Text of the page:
​We must fuss about Davos – to craft a fair economic order

Occupy Wall Street protesters stand outside a barricade at Zuccotti Park in New York on September 17 2013. (Shannon Stapleton, Reuters)

Occupy Wall Street protesters stand outside a barricade at Zuccotti Park in New York on September 17 2013. (Shannon Stapleton, Reuters)

COMMENT

Why is there such a fuss about the importance of the World Economic Forum (WEF)? The annual meeting at Davos will only ever make a difference to our lives if the rules of economic engagement are changed. And there was no substantial talk of that in 2017.

Allow me to explain. Those who gathered at Davos represent one percent of the world’s business leaders who essentially determine the rules of doing business.
Government delegations attend to provide assurances that these rules apply to their legal systems and in the hope that some benefits will come their way.

These developed-world business and political leaders have fuelled a world economic order that has thrust great inequality on all of us.

According to Oxfam’s report, An Economy for the 99%, the gap between the rich and the poor is far greater than had been feared. The report shows that eight men own the same wealth as the 3.6-billion people who make up the poorest half of humanity. Last year, the Oxfam report suggested that 62 billionaires owned the same wealth as the poorest half. They disclosed this year that the figure would have been nine and not 62 if they’d had access to new and better data on wealth distribution, especially in India and China.

The report further details how big business and the super-rich are fuelling the inequality crisis by dodging taxes, driving down wages and using their power to influence politics.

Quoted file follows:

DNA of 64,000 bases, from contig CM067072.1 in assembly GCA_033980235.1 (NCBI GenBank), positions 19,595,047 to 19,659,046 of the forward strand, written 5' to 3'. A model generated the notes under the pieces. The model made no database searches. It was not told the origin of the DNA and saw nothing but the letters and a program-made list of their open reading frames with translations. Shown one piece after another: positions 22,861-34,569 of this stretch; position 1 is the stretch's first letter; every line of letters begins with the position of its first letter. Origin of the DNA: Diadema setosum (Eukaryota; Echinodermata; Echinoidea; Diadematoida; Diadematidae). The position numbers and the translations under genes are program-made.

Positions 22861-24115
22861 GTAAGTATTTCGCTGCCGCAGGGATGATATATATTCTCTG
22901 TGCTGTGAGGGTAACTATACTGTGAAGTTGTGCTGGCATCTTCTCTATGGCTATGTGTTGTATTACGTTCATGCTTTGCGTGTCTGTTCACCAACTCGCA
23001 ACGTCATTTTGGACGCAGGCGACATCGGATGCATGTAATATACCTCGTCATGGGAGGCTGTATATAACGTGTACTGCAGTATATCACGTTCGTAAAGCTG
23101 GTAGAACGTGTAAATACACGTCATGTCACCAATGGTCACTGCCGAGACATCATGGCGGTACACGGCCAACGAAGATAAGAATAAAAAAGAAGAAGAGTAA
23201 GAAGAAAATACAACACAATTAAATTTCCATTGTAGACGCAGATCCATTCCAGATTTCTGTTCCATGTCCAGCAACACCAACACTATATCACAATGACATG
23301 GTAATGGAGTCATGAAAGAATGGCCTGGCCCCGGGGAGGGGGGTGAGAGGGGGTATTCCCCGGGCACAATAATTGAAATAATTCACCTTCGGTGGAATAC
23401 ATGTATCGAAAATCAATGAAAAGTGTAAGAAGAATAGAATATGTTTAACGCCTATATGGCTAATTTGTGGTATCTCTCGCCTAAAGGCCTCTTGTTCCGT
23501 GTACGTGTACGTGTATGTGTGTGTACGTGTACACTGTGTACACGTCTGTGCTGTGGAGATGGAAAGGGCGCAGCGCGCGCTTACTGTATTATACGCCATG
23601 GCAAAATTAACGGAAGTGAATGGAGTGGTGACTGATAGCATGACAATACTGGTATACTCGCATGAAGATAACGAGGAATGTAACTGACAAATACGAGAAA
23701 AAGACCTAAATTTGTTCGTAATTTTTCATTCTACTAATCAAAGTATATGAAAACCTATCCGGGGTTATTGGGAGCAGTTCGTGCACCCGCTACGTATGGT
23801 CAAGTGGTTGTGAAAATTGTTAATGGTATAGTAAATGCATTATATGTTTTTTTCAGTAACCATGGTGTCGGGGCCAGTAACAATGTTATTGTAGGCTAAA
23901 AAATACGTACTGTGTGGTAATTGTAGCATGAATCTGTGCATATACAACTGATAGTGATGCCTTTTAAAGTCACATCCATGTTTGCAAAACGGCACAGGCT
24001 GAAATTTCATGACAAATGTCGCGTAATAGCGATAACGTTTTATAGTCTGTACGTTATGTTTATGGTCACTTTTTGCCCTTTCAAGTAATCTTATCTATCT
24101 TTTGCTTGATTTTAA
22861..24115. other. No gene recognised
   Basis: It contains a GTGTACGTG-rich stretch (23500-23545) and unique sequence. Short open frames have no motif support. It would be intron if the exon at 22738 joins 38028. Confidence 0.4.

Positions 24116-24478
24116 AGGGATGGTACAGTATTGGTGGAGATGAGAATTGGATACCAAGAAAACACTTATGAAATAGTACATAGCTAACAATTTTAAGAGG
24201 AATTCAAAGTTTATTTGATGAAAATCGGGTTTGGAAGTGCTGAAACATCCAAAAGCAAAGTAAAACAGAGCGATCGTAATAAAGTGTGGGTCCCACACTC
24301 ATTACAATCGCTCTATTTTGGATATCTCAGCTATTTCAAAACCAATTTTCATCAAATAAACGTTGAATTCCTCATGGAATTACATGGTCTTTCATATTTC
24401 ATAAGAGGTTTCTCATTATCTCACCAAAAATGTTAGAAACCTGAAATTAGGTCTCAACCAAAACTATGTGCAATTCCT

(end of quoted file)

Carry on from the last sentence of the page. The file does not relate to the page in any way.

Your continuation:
In 2015, an African Union report stated that the continent was losing more than $50-billion every year in illicit financial outflows as governments and multinational companies engage in fraudulent schemes aimed at avoiding tax payments to some of the world’s poorest countries. The report, released by the AU’s high-level panel on illicit financial flows and the United Nations’ Economic Commission for Africa, confirmed that illegal transfers from African countries have tripled since 2001, when $20-billion was siphoned off.

Those who gathered at Davos last month are aware of these issues and discussed them, but there was no decision to change the rules so that we manage the world economy for the benefit of all and not just a fortunate few.

Some of you who are reading this will think that this is inevitable because we have chosen an economic system in which the market reigns supreme. We would rather have this than a socialist system in which the governments run businesses. But here you are wrong. It is not a matter of whether we choose capitalism or socialism. It is a matter of whether we craft a system that is fairer to all.

It is a matter that requires us to realise that the changed rules of engagement took root through the neoliberal doctrine of rampant financialisation of the global economy. This extreme form of plunder evolved when regulations for trade and the market were systematically lifted, giving free rein to global companies.

Before this, trade and the market were mostly part of the social ecosystem. Take the post-World War II years: huge investments were made in Europe to rebuild and provide countries with a level of comfort through the United States-led Marshall Plan. Health services were free and those who did not find work were entitled to state support under extensive welfare state regimes.